Disgust as Heuristic

Ethical Theory and Moral Practice 19 (3):679-693 (2016)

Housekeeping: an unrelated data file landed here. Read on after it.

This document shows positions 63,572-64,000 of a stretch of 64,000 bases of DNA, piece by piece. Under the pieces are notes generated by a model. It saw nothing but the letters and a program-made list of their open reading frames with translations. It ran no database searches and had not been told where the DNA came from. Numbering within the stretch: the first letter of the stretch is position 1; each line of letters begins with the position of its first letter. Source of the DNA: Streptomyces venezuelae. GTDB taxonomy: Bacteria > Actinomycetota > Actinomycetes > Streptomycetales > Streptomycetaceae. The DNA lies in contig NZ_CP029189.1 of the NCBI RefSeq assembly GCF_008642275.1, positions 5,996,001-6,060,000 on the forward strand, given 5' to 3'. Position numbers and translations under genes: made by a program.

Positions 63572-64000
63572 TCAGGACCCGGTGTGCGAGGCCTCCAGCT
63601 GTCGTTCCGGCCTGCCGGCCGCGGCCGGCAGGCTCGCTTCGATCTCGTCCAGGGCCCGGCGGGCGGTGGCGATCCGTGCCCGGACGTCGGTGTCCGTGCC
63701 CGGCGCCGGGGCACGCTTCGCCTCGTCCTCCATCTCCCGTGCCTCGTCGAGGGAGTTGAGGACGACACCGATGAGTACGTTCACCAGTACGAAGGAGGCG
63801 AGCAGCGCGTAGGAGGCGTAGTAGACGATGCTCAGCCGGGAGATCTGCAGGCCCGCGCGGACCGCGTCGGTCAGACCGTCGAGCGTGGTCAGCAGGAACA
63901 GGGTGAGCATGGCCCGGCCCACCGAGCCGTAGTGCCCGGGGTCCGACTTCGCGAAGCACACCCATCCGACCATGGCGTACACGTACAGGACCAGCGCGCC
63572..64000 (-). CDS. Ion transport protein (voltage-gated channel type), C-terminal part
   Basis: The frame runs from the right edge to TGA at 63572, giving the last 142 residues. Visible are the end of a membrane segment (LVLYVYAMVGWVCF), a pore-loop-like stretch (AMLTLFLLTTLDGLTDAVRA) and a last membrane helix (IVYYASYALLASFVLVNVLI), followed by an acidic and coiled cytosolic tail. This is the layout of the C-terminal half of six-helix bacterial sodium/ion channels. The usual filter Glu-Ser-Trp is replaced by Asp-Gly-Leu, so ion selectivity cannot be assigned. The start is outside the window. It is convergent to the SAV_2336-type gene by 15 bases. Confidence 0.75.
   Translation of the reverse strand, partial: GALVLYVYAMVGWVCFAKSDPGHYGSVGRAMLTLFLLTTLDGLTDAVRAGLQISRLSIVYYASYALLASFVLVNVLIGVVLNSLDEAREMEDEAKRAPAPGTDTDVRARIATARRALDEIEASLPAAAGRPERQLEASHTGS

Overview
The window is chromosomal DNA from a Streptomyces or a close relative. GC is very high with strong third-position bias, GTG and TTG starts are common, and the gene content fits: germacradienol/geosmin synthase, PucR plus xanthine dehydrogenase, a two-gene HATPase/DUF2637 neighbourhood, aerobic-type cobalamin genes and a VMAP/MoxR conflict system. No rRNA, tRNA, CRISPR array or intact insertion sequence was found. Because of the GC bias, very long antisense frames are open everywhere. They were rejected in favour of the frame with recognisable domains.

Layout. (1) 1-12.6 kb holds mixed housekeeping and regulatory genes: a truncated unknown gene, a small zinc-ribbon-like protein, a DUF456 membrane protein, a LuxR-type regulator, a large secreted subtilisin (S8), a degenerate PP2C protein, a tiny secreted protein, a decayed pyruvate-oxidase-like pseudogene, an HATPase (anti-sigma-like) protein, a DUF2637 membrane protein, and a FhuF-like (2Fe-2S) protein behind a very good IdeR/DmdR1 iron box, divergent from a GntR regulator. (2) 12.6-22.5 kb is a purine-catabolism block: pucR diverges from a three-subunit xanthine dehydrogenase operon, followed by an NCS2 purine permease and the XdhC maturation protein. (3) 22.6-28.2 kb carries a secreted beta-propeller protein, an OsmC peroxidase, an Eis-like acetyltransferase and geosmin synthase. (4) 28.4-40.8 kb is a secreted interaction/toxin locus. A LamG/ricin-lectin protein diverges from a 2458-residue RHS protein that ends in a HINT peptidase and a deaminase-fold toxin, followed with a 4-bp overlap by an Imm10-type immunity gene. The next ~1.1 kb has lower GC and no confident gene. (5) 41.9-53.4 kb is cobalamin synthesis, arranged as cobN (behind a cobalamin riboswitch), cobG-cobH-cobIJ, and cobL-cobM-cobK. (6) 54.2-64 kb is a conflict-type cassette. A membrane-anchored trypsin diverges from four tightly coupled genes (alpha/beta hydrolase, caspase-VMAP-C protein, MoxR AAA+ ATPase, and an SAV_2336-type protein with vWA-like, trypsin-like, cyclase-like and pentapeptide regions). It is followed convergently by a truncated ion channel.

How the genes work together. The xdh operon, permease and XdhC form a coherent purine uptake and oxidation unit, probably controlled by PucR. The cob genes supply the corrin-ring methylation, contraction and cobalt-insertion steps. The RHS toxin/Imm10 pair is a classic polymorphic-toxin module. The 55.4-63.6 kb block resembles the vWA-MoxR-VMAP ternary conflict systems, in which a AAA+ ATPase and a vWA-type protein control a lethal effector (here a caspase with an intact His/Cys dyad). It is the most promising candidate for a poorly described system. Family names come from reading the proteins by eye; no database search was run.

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Suppose that disgust can provide evidence of moral wrongdoing. What account of disgust might make sense of this? A recent and promising theory is the social contagion view, proposed by Alexandra Plakias. After criticizing both its descriptive and normative claims, I draw two conclusions. First, we should question the wisdom of drawing so straight a line from biological poisons and pathogens to social counterparts. Second, we don’t need to explain the evidential value of disgust by appealing to what the response tracks. These lessons point toward an alternative: namely, that disgust is a moral heuristic. On the heuristic view, disgust is a trigger for the subconscious use of a particular rule: I show how this view fits with a plausible hypothesis about the social function of disgust, and then apply it to Leon Kass’s famous use of repugnance to criticize cloning.
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